A Business-Minded Approach To Employment Law

How state workers who blow the whistle on fraud, abuse are protected

On Behalf of | Apr 2, 2016 | Wrongful Termination |

If you are a state employee who has uncovered evidence of malfeasance or any other harmful activity being committed by a state agency or independent contractor, chances are good that you feel relatively conflicted.

Indeed, while you may be outraged by what you have learned, you may also feel understandably fearful about retaliatory measures potentially being taken against you — demotion, poor reviews, termination, etc. — should you decide to report the matter to Florida’s Office of the Chief Inspector General.  

It’s important to understand, however, that not only is this ambivalence perfectly normal, but that you are protected in the event you do decide to report everything you’ve uncovered.

The Whistleblower’s Act, found in sections 112.3187-112.31985 of the Florida Statutes, dictates that state employees who take the initiative to blow the whistle on fraudulent and/or abusive practices within the state government are to be granted legal protection.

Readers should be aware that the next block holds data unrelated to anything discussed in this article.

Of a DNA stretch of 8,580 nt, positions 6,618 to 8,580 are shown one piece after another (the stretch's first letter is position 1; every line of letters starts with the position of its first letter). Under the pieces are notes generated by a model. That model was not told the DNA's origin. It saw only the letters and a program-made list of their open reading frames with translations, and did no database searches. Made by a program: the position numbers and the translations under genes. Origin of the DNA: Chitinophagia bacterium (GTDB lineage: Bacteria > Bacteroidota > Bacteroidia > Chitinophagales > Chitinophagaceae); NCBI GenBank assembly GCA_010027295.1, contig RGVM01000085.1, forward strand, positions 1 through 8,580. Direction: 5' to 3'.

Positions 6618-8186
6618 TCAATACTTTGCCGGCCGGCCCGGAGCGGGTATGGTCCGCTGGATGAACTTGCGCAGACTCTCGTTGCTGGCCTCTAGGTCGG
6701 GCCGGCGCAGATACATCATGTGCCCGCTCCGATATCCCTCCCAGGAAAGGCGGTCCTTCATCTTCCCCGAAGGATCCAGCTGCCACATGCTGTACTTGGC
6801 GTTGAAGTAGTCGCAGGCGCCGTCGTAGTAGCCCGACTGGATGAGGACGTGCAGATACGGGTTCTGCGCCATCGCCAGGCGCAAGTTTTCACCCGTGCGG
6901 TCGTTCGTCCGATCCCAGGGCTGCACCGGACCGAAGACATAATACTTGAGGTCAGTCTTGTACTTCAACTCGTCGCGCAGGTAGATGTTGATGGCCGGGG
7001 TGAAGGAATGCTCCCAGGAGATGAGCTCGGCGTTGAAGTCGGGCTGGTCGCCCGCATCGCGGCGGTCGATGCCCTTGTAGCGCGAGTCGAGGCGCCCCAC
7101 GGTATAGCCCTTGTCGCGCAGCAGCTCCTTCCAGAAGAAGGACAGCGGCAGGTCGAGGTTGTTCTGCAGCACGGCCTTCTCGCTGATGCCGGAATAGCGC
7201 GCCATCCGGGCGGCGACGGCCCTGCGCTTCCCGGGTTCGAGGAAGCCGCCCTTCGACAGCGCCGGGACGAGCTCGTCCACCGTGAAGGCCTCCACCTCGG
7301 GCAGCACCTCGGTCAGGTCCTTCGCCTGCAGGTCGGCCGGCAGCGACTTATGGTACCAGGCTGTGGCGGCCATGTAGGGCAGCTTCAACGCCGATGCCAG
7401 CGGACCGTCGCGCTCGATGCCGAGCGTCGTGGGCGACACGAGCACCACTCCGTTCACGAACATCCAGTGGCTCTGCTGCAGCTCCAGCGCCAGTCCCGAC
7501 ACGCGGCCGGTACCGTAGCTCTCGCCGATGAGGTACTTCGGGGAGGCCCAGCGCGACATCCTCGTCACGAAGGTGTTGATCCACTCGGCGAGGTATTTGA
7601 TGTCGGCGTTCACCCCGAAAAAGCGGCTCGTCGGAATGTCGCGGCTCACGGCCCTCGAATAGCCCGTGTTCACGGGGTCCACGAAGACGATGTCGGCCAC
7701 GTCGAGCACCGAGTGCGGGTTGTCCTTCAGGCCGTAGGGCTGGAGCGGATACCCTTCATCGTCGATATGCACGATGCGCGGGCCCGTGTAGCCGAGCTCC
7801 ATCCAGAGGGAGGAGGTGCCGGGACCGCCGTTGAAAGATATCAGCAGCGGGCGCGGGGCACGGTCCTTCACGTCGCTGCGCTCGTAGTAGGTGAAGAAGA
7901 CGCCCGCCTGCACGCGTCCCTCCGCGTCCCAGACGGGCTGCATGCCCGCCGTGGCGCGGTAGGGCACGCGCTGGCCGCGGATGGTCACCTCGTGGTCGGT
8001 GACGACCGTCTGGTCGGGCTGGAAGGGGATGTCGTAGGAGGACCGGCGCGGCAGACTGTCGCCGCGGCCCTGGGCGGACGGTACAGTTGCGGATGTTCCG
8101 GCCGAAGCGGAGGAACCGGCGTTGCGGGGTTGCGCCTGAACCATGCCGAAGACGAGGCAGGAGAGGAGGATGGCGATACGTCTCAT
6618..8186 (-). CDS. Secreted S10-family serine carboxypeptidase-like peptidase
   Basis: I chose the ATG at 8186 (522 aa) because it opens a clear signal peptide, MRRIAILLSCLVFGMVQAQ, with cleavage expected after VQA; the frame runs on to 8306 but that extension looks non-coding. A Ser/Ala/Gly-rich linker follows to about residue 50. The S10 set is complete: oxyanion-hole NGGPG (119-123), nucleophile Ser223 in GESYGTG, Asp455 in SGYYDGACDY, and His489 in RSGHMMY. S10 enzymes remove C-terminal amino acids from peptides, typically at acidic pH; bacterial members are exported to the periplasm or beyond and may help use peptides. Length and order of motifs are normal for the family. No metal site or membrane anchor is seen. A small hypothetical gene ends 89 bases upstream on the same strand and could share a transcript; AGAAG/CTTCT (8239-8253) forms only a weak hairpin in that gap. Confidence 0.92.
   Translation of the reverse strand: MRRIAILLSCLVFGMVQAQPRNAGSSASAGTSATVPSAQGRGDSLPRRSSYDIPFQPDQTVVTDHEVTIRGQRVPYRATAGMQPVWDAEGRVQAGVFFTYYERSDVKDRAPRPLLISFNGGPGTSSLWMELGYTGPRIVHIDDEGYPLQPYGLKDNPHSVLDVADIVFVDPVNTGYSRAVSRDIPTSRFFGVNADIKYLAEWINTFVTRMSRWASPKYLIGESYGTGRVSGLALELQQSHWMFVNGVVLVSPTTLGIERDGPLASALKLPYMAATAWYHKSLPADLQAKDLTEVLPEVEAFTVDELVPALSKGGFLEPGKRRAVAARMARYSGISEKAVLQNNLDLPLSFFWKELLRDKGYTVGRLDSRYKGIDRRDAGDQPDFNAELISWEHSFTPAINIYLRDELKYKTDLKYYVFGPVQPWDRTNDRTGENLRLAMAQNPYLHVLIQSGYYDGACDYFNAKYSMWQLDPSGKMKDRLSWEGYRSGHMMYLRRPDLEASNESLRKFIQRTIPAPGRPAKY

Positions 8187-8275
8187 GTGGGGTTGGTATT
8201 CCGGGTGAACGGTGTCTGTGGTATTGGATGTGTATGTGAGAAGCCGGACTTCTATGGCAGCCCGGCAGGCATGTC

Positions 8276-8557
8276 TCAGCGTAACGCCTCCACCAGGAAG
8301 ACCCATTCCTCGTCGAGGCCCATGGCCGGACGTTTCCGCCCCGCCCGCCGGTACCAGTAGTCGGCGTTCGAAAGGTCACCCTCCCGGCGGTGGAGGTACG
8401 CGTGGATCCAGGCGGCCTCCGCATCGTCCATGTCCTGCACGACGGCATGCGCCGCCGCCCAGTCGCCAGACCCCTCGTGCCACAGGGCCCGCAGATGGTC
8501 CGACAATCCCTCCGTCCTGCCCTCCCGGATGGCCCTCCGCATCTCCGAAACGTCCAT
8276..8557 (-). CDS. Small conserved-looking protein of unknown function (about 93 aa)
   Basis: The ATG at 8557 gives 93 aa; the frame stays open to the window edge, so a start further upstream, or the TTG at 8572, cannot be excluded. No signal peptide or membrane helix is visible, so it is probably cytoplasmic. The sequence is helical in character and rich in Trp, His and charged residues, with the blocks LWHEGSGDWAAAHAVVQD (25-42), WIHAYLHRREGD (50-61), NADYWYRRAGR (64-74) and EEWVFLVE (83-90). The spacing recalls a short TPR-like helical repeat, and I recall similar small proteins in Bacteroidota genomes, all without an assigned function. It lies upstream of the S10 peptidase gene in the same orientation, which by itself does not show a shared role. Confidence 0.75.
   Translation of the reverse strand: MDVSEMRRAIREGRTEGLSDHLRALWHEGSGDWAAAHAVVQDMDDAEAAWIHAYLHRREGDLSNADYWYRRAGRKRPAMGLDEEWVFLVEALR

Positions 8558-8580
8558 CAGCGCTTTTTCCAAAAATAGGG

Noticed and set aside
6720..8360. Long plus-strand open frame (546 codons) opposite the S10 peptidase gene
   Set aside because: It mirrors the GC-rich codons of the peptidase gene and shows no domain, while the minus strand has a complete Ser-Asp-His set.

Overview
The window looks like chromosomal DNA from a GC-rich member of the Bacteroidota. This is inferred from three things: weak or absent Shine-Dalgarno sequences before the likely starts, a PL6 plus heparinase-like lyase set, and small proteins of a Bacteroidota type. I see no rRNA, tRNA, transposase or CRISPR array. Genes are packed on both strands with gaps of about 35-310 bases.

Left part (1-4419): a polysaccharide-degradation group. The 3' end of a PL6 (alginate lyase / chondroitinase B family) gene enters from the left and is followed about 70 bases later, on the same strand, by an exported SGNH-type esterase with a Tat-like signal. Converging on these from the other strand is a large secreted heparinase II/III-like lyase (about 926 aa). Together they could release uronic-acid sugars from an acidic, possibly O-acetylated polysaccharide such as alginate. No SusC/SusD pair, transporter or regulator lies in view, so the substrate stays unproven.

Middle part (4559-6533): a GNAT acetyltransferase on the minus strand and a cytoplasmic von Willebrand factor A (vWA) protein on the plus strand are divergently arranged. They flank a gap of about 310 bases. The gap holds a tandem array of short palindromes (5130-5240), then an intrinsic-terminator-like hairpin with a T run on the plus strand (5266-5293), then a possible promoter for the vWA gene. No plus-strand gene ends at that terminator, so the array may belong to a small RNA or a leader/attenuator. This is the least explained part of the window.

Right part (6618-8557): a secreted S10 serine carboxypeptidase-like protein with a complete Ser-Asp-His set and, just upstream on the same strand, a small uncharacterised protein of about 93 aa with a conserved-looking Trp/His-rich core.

Specifically, the Whistleblower’s Act prohibits both state agencies and independent contractors from taking retaliatory measures against state employees who do either of the following:

  1. Report any violation of rules, regulations or laws at the local, state or federal level that create a substantial and specific risk to the health, safety and welfare of the public.
  2. Report any actions that could be construed as gross neglect of duty, gross waste of funds, or improper use/mismanagement of governmental office  

In the context of the Whistleblower’s Act, an “agency” includes any municipal, local, county, regional or state governmental entity at the executive, legislative of judicial level, while an “independent contractor” is an entity or person that enters into a contract with an agency.

We’ll continue this discussion in future posts.

Whether you work in the public or private sector, it’s important to understand that you have options if you believe that you were wrongfully terminated for sounding the alarm on illegal conduct. To learn more, consider speaking with an experienced legal professional.